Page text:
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O Love! for Sylvia let me gain the prize,
Me gentle Delia beckons from the plain, Then hid in fhades, eludes her eager fwain; But feigns a laugh, to fee me fearch around, And by that laugh the willing fair is found.
The fprightly Sylvia trips along the green, She runs, but hopes the does not run unfeen; While a kind glance at her pursuer flies, How much at variance are her feet and eyes!
O'er golden fands let rich Pactolus flow, And trees weep amber on the banks of Po;
VER. 49. Originally thus in the MS.
Pan, let my numbers equal Strephon's lays,
sle Thy Para quer
VER. 61. Its flood thus at first,^'
Let rich Iberia golden fleeces boaft,
Her purple wool the proud Affyrian coaft,
VER. 61. Originally thus in let my Sylvia know,
1 Compar'd to thine how bright frer Beatties fhow:
Bleft Thames's fhores the brightest beauties yield,
Celestial Venus haunts Idalia's groves;
If Windfor-fhades delight the matchlefs maid,
All nature mourns, the fkies relent in fhow'rs, Hush'd are the birds, and clos'd the drooping flow'rs; If Delia smile, the flow'rs begin to spring,
The skies to brighten, and the birds to fing.
Then die; and dying teach the, lovely Maid
Go, tuneful bird, that pleas'd the woods fo long,
To Heav'n arifing then her notes convey,
VER. 69. etc. Thefe verfes were thus at first :
VER 58. She runs, but hopes.] Imitation of Virgil, A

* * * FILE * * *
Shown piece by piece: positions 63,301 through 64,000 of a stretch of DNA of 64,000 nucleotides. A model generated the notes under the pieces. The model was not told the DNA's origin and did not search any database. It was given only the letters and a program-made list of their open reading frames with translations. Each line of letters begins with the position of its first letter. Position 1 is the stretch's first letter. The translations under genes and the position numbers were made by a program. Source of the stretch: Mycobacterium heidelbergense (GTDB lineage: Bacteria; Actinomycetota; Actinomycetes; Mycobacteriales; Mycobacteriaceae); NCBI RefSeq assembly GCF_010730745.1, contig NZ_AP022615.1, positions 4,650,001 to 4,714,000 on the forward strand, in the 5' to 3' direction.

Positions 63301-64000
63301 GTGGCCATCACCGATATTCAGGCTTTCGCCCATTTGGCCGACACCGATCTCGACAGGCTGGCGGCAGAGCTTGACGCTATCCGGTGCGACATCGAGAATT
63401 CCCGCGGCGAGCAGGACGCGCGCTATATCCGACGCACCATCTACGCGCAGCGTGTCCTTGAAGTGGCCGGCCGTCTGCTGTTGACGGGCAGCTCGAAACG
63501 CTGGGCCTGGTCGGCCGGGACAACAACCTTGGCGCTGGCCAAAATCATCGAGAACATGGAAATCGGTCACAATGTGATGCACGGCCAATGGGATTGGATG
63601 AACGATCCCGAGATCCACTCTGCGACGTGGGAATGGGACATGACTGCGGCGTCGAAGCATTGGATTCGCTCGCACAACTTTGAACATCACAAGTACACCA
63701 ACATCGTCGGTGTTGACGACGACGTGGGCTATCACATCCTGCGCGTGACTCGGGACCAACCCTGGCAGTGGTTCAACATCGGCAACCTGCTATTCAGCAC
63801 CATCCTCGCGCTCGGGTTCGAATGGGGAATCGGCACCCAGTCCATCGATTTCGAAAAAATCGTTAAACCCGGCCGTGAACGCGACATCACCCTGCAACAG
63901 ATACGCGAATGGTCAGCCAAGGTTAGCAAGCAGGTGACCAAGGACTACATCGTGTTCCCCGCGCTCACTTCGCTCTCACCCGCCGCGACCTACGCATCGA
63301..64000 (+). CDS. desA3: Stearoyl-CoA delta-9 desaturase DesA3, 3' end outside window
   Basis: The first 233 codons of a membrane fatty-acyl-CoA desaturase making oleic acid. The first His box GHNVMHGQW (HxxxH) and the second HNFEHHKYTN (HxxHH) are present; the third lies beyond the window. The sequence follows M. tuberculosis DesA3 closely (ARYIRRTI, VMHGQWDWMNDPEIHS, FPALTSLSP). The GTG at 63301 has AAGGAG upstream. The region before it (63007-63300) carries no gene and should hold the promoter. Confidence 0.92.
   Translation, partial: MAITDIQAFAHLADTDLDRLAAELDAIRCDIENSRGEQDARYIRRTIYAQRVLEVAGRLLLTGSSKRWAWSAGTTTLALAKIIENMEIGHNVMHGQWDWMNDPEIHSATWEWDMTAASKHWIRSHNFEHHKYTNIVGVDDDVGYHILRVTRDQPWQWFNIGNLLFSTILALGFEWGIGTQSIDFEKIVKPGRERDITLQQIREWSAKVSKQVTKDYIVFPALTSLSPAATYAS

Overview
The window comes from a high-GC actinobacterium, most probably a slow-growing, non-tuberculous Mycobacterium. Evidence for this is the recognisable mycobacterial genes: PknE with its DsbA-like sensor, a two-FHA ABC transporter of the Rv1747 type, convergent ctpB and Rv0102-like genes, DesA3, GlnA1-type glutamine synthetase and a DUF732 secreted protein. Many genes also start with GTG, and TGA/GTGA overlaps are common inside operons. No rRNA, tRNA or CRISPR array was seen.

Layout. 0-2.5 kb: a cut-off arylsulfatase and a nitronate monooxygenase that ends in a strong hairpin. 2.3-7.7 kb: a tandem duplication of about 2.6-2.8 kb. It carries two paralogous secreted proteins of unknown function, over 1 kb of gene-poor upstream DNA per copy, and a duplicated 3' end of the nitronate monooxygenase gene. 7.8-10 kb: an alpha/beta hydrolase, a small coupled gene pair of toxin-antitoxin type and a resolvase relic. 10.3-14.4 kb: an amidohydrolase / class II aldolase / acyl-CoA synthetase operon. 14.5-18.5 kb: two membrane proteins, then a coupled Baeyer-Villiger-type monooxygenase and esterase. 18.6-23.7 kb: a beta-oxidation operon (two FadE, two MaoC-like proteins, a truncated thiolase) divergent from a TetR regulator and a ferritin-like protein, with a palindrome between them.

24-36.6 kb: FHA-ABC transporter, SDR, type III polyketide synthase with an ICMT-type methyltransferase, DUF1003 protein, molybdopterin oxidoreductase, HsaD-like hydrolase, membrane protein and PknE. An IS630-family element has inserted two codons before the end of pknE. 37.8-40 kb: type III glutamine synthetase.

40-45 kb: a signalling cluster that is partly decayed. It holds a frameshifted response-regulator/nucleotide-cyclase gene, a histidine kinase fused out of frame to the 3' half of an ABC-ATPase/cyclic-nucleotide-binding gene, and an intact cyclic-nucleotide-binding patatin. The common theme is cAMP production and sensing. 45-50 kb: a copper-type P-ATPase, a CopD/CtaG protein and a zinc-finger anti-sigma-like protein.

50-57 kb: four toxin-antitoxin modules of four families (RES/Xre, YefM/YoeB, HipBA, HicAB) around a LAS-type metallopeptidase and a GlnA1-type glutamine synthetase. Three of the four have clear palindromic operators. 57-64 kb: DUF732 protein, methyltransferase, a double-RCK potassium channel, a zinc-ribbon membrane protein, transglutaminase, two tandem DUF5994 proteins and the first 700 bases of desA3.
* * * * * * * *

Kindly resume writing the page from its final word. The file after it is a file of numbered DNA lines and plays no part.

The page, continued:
Et fugit ad falices, fed fe cupit ante videri.
Aret ager, vitio moriens fitit aëris herba, etc.
All nature laughs, the groves are fresh and fair, The Sun's mild luftre warms the vital air;
If Sylvia fmiles, new glories gild the shore,
In fpring the fields, in autumn hills I love, At morn the plains, at noon the fhady grove, But Delia always; absent from her fight,
Nor plains at morn, nor groves at noon delight. 80
Sylvia's like autumn ripe, yet mild as May, More bright than noon, yet fresh as early day; Ev'n fpring displeases, when she shines not here; But bleft with her, 'tis fpring throughout the year. STREPHON.
Say, Daphnis, fay, in what glad foil appears, A wond'rous Tree that facred Monarchs bears: Tell me but this, and I'll disclaim the prize, And give the conqueft to thy Sylvia's eyes.
Nay tell me first, in what more happy fields The Thistle springs, to which the Lilly yields:
VER. 86. A wondrous Tree that facred Monarchs bears.] An allufion to the Royal Oak, in which Charles II. had been hid from the purfuit after the battle of Worcester. P. IMITATIONS.
VER. GO. The Thistle fprings to which the Lilly yields,] Alludes to the device of the Scots Monarchs, the Thistle, worn by Queen Anne;" and to the arms of France, the
And then a nobler prize I will refign;
For Sylvia, charming Sylvia shall be thine.
Ceafe to contend, for, Daphnis, I decree,
Bleft Nymphs, whose Swains those graces' fing fo well!
Now rise, and hafte to yonder woodbine bow'rs,
VER. 99. was originally,
The turf with country dainties fhall be spread,
Fleur de lys. The two riddles are in imitation of those in Virg. Ecl. iii.
Die quibus in terris infcripti nomina Regum
ALEX I S.
To Dr. GARTH.
(he feeks no better name)
Led forth his flocks along the filver Thame, Where dancing fun-beams on the waters play'd, And verdant alders form'd a quiv'ring fhade. Soft as he mourn'd, the ftreams forgot to flow, 5 The flocks around a dumb compaffion show,
VER. 3. The Scene of this Faftoral by the river's fide; fuitable to the heat of the season; the time noon.
VER: 1, 2, 3, 4. were thus printed in the first edition:
Where gentle Thames his winding waters leads
VER. 3. Originally thus in the MS.
There to the winds he plain'd his hapless love,